The Biblical Archaeology Society has posted a 'Statement of Concern' on 'The Publication of Unprovenanced Artifacts'. It has a list of distinguished signatories.
The first point states, 'We are strongly opposed to looting'. Good: we have some common ground. This is what Gill and Chippindale have described as 'Material Consequences'. We can discuss the role of governments - and widen it to include the professional responsibilities of archaeologists, museum curators, dealers, magazine editors, etc. In other words, the solution to looting is not just the area of concern for national governments, we have our part to play as well.
Let me for now dwell on point two of the 'Statement of Concern':
"We also recognize that artifacts ripped from their context by looters often lose much of their meaning. On the other hand, this is not always true, and even when it is, looted objects, especially inscriptions, often have much of scholarly importance to impart."Gill and Chippindale have discussed the Intellectual Consequences of looting and unprovenanced objects. Let me take one example (which I have discussed in Evangelical Quarterly 77.4 (2005): 354-58), the inscribed ivory pomegranate ‘thought to be the only relic of King Solomon's Temple’. Let me quote myself:
"The pomegranate is reported to have surfaced in ‘an Antiquities shop in the Old City of Jerusalem’ in 1979, purchased anonymously in Jerusalem, removed from the country, offered anonymously for sale, and purchased—reportedly for $500,000 in 1998—by the Israel Museum with the help of an anonymous Swiss benefactor (see conveniently Nahman Avigad, ‘The Inscribed Pomegranate from the “House of the Lord”’, in Hillel Geva (ed.), Ancient Jerusalem Revealed (Jerusalem: Israel Exploration Society, 1994), 128-37)."I have rechecked the Israel Museum's website today (August 10, 2007) and this is what is said:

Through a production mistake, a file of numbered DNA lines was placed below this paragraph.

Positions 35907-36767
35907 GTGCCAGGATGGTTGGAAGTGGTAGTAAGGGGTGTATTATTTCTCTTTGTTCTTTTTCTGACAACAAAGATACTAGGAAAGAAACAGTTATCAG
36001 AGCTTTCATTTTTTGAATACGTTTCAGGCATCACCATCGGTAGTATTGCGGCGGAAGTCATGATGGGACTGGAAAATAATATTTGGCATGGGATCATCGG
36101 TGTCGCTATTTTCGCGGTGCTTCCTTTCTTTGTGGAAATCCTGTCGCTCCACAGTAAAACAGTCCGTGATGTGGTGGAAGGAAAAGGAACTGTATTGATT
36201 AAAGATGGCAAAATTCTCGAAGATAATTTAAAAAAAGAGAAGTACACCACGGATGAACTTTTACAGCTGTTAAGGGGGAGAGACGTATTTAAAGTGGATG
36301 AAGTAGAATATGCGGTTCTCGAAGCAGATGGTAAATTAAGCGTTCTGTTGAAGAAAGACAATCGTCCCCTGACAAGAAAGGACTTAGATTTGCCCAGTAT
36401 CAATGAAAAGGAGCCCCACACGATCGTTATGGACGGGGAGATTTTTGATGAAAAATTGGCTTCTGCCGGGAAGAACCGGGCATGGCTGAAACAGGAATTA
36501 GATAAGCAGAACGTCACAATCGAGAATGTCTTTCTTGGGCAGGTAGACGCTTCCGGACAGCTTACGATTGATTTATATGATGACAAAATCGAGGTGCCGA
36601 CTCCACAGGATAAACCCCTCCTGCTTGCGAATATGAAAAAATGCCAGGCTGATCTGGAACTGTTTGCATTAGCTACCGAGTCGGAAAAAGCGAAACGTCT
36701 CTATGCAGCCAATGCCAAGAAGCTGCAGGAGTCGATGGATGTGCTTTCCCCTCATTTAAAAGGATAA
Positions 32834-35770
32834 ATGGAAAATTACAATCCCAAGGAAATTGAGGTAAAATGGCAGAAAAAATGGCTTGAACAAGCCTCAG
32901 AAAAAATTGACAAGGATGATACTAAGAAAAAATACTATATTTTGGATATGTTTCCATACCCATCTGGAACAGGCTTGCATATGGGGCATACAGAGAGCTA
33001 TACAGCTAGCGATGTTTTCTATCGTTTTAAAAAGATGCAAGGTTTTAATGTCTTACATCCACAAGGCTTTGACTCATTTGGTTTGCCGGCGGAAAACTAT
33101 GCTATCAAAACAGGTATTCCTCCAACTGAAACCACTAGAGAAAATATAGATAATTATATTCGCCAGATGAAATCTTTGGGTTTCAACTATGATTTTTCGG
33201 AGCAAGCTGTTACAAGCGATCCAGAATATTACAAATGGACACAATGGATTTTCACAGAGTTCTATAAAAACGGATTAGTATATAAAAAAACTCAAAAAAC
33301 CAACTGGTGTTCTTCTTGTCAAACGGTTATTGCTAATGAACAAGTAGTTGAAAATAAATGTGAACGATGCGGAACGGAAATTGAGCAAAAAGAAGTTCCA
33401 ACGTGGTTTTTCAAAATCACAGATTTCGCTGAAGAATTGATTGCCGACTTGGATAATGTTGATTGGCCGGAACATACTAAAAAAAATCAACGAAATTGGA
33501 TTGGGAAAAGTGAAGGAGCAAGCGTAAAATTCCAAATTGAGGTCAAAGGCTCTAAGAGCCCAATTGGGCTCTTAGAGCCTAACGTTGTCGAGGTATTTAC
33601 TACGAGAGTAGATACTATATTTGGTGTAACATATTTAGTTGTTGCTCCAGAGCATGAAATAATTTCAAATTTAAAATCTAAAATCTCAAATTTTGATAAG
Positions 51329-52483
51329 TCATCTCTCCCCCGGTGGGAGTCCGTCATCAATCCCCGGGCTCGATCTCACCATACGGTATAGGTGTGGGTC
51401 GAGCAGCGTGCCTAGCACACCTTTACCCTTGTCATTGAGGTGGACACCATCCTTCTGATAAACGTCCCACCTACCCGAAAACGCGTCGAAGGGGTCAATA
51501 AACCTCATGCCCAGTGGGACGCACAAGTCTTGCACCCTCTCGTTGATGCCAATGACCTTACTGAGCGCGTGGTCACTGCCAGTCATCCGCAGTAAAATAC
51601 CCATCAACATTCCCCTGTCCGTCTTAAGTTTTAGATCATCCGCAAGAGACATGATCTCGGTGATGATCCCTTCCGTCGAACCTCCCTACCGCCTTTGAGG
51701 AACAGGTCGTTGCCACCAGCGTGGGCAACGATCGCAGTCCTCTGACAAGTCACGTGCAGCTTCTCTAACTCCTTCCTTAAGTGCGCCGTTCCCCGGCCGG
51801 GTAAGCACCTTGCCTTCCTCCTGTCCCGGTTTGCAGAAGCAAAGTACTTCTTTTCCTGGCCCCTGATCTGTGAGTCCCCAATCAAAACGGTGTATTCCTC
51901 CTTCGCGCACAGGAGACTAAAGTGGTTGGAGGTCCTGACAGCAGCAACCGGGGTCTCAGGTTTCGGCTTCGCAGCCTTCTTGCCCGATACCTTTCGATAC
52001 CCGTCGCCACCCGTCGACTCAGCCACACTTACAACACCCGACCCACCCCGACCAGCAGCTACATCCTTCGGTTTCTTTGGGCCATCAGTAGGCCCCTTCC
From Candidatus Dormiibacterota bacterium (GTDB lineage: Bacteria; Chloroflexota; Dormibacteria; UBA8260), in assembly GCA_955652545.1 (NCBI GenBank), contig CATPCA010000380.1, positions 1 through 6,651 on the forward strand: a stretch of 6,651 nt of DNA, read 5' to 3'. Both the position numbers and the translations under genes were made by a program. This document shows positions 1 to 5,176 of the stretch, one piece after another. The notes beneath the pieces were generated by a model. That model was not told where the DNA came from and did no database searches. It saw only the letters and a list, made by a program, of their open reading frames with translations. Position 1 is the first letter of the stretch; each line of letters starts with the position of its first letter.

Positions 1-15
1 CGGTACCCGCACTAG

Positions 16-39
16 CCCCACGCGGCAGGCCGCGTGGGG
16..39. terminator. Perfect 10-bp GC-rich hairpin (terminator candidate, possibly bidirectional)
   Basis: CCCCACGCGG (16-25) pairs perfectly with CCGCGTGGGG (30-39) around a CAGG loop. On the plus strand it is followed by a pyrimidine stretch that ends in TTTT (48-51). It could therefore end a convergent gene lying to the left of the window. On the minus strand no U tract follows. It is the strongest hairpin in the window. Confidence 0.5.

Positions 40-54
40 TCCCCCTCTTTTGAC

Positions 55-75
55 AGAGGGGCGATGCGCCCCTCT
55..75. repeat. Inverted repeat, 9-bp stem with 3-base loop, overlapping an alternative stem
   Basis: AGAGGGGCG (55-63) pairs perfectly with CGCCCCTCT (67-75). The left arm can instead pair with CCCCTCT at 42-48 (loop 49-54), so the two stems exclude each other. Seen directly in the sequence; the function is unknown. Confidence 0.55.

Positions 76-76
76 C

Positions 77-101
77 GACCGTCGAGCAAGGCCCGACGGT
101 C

"Before its arrival in the Museum, the pomegranate was examined by leading epigraphists (scholars of ancient inscriptions) and deemed authentic. The recent reexamination, which used an environmental scanning electron microscope, subjected the inscription and patina to closer scrutiny than had been possible before. The new study shows that although the object itself dates to the Late Bronze Age (14th-13th century BCE), its inscription is not ancient."Let me unpack this.
a. The pomegranate was 'unprovenanced' and 'surfaced' on the market.
b. The signatories of the statement would now take this position (point 2):
"We also recognize that artifacts ripped from their context by looters often lose much of their meaning. On the other hand, this is not always true, and even when it is, looted objects, especially inscriptions, often have much of scholarly importance to impart."c. The pomegranate enters the corpus of knowledge and is accepted as "the only known relic from the First Temple in Jerusalem" (quote from The Israel Museum).
d. The signatories of the statement would no doubt maintain this position (point 4):
"It has been rightly said that the history of the ancient Near East as we know it could not have been written without the use of unprovenanced, often looted artifacts and inscriptions".e. Scientific tests suggests that the pomegranate is ancient but that the inscription was added in recent times.
f. The pomegranate cannot be used as evidence from the First Temple in Jerusalem.
g. There were Intellectual Consequences caused by the acquiring and publishing of this 'unprovenanced' artifact.
Let me close with my words from EQ:
"The pomegranate is a good reminder that forgers choose something that people want to be true, and will prove both intellectually stimulating and commercially rewarding."Have the signatories added their names to a flawed statement of concern?